Tag Archive for Confidence
Alas, miscommunication by management teams is alive and well.
I was reminded of this when meeting with a friend this week. He shared with me his frustration at a significant change his company made without consulting those it affected.
How does this happen?!
This particular change will spread beyond a mere inconvenience for associates, it promises to challenge family members of these associates in perhaps devastating ways.
Management decided that this particular team was now going to alternate night and day shifts forcing associates to work two weeks on the day shift followed by two weeks on the night shift.
Forget the fact that the detrimental effects of this kind of schedule have been well documented including loss of productivity and higher incidences of mistakes and accidents.
What shocks me most Read more
Assertive communication means you have the right to stand up for yourself while still respecting the rights of others. Aggressive behavior is when you believe you have rights but no one else does. Passive behavior is the opposite. You believe you have no rights but others do.
Assertive behavior is finding the balance between the extremes. Obtaining that balance isn’t always easy especially with aggressive or abusive co-workers. Here are a few tips to help when a colleague slips into aggressive communication.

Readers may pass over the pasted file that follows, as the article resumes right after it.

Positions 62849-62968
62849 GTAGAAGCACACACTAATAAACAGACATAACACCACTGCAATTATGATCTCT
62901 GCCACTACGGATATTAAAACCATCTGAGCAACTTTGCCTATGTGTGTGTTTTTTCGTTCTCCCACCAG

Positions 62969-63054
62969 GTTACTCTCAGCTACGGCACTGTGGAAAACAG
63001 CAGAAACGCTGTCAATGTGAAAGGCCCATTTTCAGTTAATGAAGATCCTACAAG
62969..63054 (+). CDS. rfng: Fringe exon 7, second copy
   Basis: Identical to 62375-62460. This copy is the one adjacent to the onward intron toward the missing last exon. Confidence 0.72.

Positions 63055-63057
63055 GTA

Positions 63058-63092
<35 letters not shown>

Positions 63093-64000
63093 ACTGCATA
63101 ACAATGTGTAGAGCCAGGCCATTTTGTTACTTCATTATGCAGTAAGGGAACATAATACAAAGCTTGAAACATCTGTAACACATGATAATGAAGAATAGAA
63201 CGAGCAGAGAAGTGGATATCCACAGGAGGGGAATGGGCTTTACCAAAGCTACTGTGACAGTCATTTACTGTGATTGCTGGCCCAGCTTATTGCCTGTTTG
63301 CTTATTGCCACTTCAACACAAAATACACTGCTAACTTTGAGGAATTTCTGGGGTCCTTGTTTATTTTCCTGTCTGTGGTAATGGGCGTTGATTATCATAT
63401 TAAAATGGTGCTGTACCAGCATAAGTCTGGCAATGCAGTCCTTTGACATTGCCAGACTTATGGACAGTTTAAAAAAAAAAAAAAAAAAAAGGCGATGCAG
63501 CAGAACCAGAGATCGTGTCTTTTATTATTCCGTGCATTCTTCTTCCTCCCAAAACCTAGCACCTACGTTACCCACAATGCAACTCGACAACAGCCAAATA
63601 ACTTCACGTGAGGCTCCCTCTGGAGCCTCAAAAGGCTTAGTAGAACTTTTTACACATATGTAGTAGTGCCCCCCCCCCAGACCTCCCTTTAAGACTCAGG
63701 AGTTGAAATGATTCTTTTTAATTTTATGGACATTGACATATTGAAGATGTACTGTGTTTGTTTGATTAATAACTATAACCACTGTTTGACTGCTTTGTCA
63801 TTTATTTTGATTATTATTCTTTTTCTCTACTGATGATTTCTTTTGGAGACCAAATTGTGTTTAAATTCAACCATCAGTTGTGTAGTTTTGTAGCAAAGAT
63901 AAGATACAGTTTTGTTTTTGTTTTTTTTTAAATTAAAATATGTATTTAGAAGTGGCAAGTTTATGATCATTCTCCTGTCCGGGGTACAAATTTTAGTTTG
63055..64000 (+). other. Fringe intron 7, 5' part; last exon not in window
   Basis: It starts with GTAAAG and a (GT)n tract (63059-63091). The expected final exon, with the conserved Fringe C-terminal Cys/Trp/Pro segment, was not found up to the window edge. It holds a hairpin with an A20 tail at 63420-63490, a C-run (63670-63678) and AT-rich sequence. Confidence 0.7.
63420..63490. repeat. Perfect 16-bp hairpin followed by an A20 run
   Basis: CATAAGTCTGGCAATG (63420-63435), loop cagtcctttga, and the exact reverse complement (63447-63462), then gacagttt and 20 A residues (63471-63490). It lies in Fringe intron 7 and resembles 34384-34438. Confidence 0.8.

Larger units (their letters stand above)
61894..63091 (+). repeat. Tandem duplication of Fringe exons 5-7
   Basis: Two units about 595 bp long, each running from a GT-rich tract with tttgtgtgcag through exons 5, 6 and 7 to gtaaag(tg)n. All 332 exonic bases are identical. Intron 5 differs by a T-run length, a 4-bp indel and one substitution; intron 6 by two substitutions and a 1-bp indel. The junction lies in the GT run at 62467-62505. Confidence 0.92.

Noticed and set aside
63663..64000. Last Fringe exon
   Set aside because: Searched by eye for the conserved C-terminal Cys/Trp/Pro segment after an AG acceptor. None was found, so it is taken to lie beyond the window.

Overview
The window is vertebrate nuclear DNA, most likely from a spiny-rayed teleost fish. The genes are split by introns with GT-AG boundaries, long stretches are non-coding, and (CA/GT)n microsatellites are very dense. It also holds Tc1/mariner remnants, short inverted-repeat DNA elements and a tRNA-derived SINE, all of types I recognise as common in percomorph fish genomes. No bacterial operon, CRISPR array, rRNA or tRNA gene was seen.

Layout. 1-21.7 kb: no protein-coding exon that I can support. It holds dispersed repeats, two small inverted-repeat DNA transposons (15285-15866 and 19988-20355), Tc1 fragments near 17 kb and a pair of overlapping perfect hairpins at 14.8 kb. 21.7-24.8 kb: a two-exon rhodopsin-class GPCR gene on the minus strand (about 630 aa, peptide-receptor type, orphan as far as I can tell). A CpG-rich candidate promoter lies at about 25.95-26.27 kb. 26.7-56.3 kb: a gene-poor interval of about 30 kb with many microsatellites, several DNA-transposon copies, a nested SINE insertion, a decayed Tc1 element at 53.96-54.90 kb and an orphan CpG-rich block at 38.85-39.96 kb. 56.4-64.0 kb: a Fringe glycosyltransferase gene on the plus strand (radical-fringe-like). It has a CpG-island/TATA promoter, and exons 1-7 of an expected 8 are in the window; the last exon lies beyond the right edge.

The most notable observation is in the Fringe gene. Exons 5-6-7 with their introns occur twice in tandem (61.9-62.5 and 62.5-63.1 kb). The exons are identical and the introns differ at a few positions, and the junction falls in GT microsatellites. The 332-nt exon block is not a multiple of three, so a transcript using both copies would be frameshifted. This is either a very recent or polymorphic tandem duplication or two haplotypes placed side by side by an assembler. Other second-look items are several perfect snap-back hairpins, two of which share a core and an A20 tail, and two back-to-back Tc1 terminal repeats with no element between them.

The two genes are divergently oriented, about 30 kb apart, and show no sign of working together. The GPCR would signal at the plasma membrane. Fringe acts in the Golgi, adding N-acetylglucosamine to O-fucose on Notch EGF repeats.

1. Recognize that your co-worker may be suffering from stress that isn’t visible to you. Problems in personal relationships, money woes, challenges with children, health issues or even the morning’s miserable traffic are examples of stressful events that can trigger abusive behavior.
2. Do nothing. Let your colleague vent as long as you are not in physical danger. If you sense an altercation is about to escalate remove yourself from situation–immediately. If you feel the need to say something try, “Bill, this is getting out of hand. I’m leaving now. I’ll check back in a short time and we can continue once we cool down. Avoid saying, “calm down.” Only a 911 operator should use that phrase.
3. Remember that the first wave of anger is probably not the last. Use the pause to clarify what you heard and understood. Calmly state, “If I understood you correctly…” Your co-worker’s rage is usually associated Read more
I believe in coaching.
I’ve sought out coaching in every phase of my life. I think back to one of my very first coaches (when I was in my twenties) and can’t believe I actually did what she wanted me to do to get a raise. **
But I did it. Not only did I get a raise and a new title — I also got Read more
If you’re an entrepreneur, coach, consultant, healing professional or service provider who wants to market your services but you’re still stumped at what to say to promote your services (expo or otherwise) then read on.
So here’s what I learned about promoting your services after exhibiting at a recent expo that I would like to pass along to you: